White 3.1 (1.57) (41) -0.2  (1.16) (79) 3.3 (1.93)
  Other 10.1 (3.22) (11) 1.0 (1.96) (30) 9.1 (3.75)
  Age Group (years)
  < 65 5.0 (1.62) (39) 0.1 (1.13) (86) 4.9 (1.96)
  > 65 3.3 (2.97) (13) 0.1 (2.18) (23) 3.2 (3.60)
75 Sex
  Men 7.1 (1.84) (30) 0.5 (1.28) (70) 6.6 (2.21)
  Women 11.5 (2.00) (25) -0.3 (1.61) (34) 11.8  (2.55)
Race
  White 8.5 (1.57) (40) -0.2  (1.16) (79) 8.7 (1.92)
  Other 10.2 (2.77) (15) 1.0 (1.96) (39) 9.1 (3.37)
Age Group (years)
  < 65 9.3 (1.52) (44) 0.1 (1.13) (86) 9.1 (1.88)
  > 65 7.3 (3.12) (11) 0.1 (2.18) (23) 7.2 (3.68)
150 Sex
  Men 9.8 (1.23) (69) 0.5 (1.28) (70) 9.3 (1.74)
  Women 13.0 (1.58) (42) -0.3 (1.61) (39) 13.3 (2.24)
Race
  White 11.0 (1.07) (89) -0.2 (1.16) (79) 11.2 (1.54)
  Other 10.2 (2.40) (22) 1.0 (1.96) (30) 9.2 (3.11)
Age Group (years)
  < 65 11.4 (1.03) (100) 0.1 (1.13) (86) 11.3 (1.51)
  > 65 7.1 (3.02) (11) 0.1 (2.18) (23) 7.0 (3.65)

FDA Review

Table 8. Subgroup Analysis Results on ESS - Trial 2

Dose (mg)   Subgroup SUNOSI
LS Mean (SE) (n)
Placebo
LS Mean (SE) (n)
LS Mean Difference (SE) SUNOSI-Placebo
37.5 Sex
  Men -4.5 (0.80) (37) -3.6 (0.58) (73) -0.9 (0.97)
  Women -6.5 (1.07) (19) -2.6 (0.72) (41) -3.9 (1.28)
Race
  White -4.9 (0.72) (43) -3.1 (0.53) (82) -1.7 (0.88)
  Other -5.8 (1.33) (13) -3.3 (0.82) (32) -2.4 (1.56)
Age Group (years)
  < 65 -5.4 (0.75) (42) -3.3 (0.52) (90) -2.0 (0.90)
  > 65 -4.5 (1.17) (14) -2.9 (0.87) (24) -1.5 (1.42)
75 Sex
  Men -4.5 (0.84) (33) -3.6 (0.58) (73) -0.8 (1.00)
  Women -5.7 (0.91) (25) -2.6 (0.72) (41) -3.1 (1.15)
Race
  White -5.3 (0.72) (43) -3.1 (0.53) (82) -2.2 (0.88)
  Other -3.8 (1.16) (15) -3.3 (0.82) (32) -0.5 (1.42)
Age Group (years)
  < 65 -4.7 (0.71) (46) -3.3 (0.52) (90) -1.4 (0.87)
    > 65 -5.7 (1.26) (12) -2.9 (0.87) (24) -2.8 (1.47)
150 Sex
  Men -7.8 (0.56) (72) -3.6 (0.58) (73) -4.1 (0.79)
  Women -7.7 (0.70) (44) -2.6 (0.72) (41) -5.1 (1.00)
Race
  White -7.4 (0.49) (93) -3.1 (0.53) (82) -4.2 (0.70)
  Other -8.1 (0.98) (23) -3.3 (0.82) (32) -4.8 (1.28)
Age Group (years)
  < 65 -7.7 (0.48) (105) -3.3 (0.52) (90) -4.4 (0.69)
  > 65 -7.5 (1.23) (11) -2.9 (0.87) (24) -4.6 (1.48)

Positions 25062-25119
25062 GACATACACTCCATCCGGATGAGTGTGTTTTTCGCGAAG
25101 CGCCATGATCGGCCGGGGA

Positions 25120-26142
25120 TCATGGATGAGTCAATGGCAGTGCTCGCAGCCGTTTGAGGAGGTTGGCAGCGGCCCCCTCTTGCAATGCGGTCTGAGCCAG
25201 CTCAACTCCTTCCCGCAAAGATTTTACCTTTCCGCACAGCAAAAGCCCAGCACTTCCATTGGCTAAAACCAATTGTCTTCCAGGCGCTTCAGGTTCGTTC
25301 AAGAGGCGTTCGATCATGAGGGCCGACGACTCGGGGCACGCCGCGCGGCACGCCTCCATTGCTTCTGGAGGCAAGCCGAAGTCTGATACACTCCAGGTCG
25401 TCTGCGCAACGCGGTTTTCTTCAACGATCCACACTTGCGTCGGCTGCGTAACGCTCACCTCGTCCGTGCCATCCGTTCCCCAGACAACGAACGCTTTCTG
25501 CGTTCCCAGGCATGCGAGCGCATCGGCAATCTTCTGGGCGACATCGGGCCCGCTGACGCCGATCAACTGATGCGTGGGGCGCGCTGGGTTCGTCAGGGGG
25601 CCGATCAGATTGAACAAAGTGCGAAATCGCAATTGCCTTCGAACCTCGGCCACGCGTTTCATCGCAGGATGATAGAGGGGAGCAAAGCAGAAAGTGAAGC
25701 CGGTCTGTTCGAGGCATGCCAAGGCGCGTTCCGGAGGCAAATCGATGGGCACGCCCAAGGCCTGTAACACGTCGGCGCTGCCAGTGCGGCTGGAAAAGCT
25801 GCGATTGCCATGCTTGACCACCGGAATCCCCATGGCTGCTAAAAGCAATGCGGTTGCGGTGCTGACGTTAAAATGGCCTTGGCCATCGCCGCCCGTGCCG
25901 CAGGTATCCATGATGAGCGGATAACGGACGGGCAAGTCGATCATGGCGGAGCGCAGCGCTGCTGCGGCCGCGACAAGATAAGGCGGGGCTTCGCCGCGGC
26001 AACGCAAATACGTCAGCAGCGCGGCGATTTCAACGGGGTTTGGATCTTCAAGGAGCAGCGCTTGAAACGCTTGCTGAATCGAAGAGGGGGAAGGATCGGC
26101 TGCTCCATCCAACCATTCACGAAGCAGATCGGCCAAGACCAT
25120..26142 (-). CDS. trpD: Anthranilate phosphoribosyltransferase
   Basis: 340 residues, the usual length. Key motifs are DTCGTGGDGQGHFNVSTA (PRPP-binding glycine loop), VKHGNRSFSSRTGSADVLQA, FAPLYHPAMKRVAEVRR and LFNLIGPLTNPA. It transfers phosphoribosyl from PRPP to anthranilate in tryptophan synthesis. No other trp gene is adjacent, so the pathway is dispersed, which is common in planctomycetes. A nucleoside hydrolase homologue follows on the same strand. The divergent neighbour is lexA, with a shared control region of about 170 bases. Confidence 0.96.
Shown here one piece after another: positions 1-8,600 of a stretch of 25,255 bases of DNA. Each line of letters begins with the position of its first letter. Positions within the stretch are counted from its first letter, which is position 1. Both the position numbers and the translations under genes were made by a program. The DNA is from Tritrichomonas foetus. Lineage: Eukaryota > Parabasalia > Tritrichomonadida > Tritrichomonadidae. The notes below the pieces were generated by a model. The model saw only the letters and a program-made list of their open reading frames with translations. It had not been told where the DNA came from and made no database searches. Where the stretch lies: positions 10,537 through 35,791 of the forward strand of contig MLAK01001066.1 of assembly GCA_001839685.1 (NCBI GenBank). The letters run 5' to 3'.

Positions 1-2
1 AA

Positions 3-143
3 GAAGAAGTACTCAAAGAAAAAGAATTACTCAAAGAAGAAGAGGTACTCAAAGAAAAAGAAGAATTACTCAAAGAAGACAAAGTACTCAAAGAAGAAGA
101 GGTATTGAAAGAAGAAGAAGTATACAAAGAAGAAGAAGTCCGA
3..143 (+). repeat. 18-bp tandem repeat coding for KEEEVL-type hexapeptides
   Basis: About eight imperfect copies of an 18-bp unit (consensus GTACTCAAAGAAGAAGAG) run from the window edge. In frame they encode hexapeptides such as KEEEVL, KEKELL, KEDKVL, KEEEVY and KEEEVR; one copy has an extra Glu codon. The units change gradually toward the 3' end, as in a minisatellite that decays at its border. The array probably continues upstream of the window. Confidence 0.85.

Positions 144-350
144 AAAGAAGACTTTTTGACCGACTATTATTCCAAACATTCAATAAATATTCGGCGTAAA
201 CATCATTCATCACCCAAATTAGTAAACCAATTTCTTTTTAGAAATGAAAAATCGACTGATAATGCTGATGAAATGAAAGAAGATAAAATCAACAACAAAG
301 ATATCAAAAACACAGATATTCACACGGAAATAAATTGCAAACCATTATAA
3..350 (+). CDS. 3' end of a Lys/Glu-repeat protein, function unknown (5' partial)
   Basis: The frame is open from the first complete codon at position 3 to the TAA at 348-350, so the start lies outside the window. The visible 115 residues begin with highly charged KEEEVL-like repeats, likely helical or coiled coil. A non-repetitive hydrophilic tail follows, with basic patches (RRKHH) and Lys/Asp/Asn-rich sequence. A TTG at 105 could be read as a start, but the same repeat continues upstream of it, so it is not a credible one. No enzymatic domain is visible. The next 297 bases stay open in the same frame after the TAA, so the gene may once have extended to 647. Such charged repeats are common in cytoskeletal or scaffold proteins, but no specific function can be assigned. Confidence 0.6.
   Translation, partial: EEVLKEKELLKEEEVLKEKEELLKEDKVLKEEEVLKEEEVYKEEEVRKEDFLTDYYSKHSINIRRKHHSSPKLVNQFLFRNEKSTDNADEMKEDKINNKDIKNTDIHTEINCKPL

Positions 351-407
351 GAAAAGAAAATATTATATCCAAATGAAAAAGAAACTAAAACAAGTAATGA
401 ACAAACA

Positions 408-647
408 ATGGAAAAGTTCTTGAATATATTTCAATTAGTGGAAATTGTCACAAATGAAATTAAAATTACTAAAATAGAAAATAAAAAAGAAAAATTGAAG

FDA Review

What are the possible side effects?

SUNOSI can cause serious side effects including increases in blood pressure and heart rate that may increase the risk of cardiovascular diseases. SUNOSI may worsen symptoms of psychiatric diseases.

The most common side effects of SUNOSI are headache, nausea, decreased appetite, difficulty sleeping and anxiety.

What are the possible side effects (results of trials used to assess safety)?

The tables below summarize adverse reactions in patients with narcolepsy and OSA in the combined three trials (safety population).

Table 9. Adverse Reactions ≥ 2% in Patients Treated with SUNOSI and Greater than Placebo in Pooled 12 Week Placebo Controlled Clinical Trials in Narcolepsy (75 mg and 150 mg)

  Narcolepsy
System Organ Class
 
Placebo
N = 108
(%)
SUNOSI
N = 161
(%)
Metabolism and Nutrition Disorders
Decreased appetite 1 9
Psychiatric Disorders
Insomnia* 4 5
Anxiety* 1 6
Nervous System Disorders
Headache* 7 16
Cardiac Disorders
Palpitations 1 2
Gastrointestinal Disorders
Nausea* 4 7
Dry mouth 2 4
Constipation 1 3

Table 10. Adverse Reactions ≥ 2% in Patients Treated with SUNOSI and Greater than Placebo in Pooled 12 Week Placebo Controlled Clinical Trials in OSA (37.5 mg, 75 mg, and 150 mg)

  OSA
System Organ Class Placebo
N = 118
(%)
SUNOSI
N = 235
(%)
Metabolism and Nutrition Disorders
Decreased appetite 1 6
Psychiatric Disorders
Anxiety* 1 4
Irritability 0 3
Nervous System Disorders
Dizziness 1 2
Cardiac Disorders
Palpitations 0 3